There are a number of limitations to this study that need to be acknowledged. First, we did not perform a detailed neuropsychological assessment. This would allow us to better understand the cognitive profiles of patients in order to evaluate the effect of MIRT on cognition.
Another aspect to take into account is the possibility that our results might be related to a possible placebo effect. However, we found a reduction in MC RTs and no changes in visual and auditory RTs after rehabilitation, thus making this possibility very unlikely. We did not collect follow-up data for this group of patients neither about motor-functional outcomes nor about RTs. Therefore, we cannot say how long the improvements we found last for.
Finally, we did not evaluate the effect of a control procedure similar to MIRT on RTs of healthy control subjects and the effect of other, non goal-based or non-intensive rehabilitative approach different from MIRT in another group of Parkinsonian patients. Further studies are needed for the above-mentioned issues.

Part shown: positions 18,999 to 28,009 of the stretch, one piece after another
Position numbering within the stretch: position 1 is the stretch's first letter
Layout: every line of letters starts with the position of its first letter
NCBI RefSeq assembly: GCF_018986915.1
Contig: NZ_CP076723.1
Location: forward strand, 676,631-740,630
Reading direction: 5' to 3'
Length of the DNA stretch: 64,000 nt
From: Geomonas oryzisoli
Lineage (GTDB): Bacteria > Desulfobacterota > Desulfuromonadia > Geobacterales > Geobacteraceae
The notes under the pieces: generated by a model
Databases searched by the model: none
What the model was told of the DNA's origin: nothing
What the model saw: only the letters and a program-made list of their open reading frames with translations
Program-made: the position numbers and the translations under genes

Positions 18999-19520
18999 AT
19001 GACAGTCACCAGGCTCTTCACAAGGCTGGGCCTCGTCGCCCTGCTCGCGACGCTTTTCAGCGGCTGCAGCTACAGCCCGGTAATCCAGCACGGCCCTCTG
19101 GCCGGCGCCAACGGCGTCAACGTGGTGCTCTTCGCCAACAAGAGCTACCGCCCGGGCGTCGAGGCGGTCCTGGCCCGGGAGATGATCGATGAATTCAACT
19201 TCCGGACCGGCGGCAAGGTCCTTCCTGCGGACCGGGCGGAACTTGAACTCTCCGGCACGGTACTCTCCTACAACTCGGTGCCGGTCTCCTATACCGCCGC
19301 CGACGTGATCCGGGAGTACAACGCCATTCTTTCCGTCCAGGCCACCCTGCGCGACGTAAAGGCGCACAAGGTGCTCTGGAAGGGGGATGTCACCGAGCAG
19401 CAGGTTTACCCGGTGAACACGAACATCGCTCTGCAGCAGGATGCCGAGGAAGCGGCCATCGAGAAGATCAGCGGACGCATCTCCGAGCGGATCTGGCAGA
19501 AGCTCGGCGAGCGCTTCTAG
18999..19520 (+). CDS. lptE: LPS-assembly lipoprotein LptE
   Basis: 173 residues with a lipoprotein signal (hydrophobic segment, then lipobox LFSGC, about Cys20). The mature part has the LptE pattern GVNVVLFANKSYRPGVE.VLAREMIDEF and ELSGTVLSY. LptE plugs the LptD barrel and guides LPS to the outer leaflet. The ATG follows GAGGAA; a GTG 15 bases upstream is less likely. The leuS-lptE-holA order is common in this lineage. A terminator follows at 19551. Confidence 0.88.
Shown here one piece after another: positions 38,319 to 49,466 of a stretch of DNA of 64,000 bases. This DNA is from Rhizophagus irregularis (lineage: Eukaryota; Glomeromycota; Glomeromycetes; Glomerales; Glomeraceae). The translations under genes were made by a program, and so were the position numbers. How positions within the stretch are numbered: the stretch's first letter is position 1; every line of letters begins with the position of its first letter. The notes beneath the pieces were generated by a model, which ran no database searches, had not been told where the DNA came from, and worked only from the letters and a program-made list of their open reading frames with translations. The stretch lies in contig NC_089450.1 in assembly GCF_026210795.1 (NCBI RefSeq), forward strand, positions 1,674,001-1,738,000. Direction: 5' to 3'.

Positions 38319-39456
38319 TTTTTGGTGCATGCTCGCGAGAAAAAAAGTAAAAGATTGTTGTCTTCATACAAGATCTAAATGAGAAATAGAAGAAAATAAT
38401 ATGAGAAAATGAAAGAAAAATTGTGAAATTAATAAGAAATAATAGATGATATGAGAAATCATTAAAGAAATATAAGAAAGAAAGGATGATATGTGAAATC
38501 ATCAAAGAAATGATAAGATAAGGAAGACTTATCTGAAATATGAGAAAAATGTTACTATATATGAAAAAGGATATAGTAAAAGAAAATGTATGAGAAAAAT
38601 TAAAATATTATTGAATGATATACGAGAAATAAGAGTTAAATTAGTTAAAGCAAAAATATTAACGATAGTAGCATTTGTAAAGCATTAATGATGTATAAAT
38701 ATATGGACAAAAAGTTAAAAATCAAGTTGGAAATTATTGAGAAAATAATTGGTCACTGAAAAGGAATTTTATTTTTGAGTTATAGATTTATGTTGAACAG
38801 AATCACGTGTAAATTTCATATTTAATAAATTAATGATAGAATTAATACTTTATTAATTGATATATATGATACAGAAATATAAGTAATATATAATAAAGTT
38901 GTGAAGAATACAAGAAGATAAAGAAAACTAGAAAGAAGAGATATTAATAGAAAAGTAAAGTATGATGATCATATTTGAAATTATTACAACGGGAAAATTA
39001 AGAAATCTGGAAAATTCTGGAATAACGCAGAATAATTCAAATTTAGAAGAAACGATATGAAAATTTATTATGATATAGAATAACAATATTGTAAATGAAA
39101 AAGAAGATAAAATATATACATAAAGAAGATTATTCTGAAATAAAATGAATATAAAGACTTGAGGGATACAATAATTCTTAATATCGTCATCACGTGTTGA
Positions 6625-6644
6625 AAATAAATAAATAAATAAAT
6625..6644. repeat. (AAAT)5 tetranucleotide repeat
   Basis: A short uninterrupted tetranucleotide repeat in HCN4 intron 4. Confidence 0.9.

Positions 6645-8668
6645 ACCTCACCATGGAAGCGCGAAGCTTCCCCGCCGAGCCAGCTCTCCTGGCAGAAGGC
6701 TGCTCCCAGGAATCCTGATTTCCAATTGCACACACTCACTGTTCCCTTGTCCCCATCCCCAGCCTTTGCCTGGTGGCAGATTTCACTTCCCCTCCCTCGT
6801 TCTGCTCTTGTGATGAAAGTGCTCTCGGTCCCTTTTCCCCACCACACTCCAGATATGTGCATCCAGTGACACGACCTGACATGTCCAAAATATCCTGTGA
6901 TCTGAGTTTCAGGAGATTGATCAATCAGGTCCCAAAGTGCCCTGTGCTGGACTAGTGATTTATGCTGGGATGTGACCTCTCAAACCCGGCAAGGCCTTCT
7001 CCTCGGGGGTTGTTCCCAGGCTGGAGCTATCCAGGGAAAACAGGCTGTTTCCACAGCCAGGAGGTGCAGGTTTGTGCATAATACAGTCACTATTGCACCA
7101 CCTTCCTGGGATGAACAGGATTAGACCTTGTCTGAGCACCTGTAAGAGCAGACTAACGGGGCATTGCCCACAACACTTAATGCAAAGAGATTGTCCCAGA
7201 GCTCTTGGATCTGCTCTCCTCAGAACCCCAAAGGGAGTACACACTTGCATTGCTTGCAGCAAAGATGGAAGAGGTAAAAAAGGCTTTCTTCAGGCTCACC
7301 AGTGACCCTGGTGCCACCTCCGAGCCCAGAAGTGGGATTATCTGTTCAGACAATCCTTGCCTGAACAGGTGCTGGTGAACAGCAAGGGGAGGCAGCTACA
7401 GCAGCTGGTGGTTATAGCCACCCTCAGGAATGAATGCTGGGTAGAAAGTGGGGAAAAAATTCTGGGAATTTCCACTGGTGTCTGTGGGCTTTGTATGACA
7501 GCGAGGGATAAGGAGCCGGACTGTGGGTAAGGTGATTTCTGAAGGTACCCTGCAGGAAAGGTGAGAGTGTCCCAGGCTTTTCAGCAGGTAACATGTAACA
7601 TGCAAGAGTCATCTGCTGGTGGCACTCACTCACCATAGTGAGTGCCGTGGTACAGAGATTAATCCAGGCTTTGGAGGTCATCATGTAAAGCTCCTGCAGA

In conclusion, we found that alertness, as well as focused and sustained attention, are preserved in “on” state, in PD patients without cognitive deficits. This allows patients to benefit from rehabilitative treatments that entail the use of attention. Further, we found a significant reduction in MC RTs, over and above the improvement in motor-functional outcome measures after MIRT. This probably means that this type of motor, intensive and goal-based rehabilitation provides motor and functional benefits by exploiting executive functions, leading in turn to a positive treatment-effect on the executive component of attention.
Further studies are needed to better understand how to use the attentive resources of PD patients for rehabilitative purposes and to clarify the effect of tailored rehabilitation programs on attention.